Additional congratulations to the 2018 first runner-up, Hector Rosario of the Atlanta, Georgia metro area, for his lesson, Squareland: Into How Many Squares Can You Cut a Square?, in which students generate and analyze patterns by cutting squares into smaller squares while making conjectures and trying to prove their claims. Hector was awarded a $5,000 cash prize.
The Museum also wishes to congratulate the 2018 runners-up, Dwaynea (Golden) Griffin (Statistics TriMathlon) of Hinesville, GA, and Kristen Rudd (Searching for Intersections) of Bergen County, NJ, who each received a $1,000 cash prize.
2017 Rosenthal Prize winners
Congratulations to Matt Engle, winner of the 2017 Rosenthal Prize for Innovation and Inspiration in Math Teaching! In Matt’s lesson, students examine the shadows of shapes to explore concepts such as ratio, dilation, and proportionality in triangles. Matt is a teacher at Monterey Bay Academy in La Selva Beach, CA, and was awarded a $25,000 cash prize for his winning lesson, Bringing Similarity Into Light: Experiencing Similarity and Dilations Using Shadows.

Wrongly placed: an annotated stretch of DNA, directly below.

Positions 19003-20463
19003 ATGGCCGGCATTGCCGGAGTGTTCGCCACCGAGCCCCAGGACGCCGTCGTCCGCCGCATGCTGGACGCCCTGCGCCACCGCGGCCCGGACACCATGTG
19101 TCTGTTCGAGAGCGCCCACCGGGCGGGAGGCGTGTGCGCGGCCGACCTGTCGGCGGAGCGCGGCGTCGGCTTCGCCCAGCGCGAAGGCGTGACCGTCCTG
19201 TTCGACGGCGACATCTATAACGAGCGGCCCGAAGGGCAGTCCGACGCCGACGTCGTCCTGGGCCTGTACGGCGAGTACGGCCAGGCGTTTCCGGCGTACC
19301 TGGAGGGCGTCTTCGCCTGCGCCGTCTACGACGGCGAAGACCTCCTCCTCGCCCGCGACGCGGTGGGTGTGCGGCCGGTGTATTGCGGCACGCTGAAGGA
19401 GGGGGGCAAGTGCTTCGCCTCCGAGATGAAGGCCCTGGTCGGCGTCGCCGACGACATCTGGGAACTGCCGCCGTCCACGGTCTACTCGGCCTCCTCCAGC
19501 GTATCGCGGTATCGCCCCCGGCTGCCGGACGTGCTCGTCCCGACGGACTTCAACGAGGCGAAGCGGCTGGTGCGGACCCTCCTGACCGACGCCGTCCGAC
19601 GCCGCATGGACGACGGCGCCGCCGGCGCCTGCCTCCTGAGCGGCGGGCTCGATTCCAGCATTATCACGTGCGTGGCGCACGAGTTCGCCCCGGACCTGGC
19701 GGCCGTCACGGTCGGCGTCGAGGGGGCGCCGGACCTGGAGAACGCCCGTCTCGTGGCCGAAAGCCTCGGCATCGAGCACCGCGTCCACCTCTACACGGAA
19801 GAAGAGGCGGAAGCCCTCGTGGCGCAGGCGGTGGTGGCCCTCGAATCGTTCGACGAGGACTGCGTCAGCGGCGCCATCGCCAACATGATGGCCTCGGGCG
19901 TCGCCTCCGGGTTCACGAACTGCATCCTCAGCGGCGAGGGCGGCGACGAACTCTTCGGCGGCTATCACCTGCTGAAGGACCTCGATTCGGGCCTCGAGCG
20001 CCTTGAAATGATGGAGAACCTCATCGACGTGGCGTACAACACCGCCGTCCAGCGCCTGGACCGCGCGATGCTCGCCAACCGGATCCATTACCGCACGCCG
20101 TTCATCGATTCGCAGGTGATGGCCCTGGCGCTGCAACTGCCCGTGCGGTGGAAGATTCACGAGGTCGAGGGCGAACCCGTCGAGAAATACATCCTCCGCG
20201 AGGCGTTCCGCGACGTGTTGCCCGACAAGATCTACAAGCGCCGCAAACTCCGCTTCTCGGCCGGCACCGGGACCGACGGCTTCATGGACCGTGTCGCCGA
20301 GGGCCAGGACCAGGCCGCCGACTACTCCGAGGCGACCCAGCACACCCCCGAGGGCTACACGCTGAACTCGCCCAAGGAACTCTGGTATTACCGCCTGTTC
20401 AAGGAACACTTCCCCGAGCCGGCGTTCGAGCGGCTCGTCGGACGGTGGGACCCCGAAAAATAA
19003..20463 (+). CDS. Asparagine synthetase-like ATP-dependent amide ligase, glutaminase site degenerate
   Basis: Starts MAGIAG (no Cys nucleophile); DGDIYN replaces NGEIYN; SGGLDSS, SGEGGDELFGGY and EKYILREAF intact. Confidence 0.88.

Additional congratulations to the 2017 second place winner, Heather Danforth-Clayson of Helios School in Sunnyvale, CA, for her lesson Derangements and Random Rearrangements: An Exploration of Probability. In Heather’s lesson, students explore rearrangements of number sets by conducting hands-on experiments in probability.
The Museum also wishes to congratulate the 2017 runners-up, Elisabeth Jaffe (Dancing Transformations) from Baruch College Campus High School in New York City and David Poras (Growing Alligators) from Weston Middle School in Weston, MA.
2016 Rosenthal Prize winners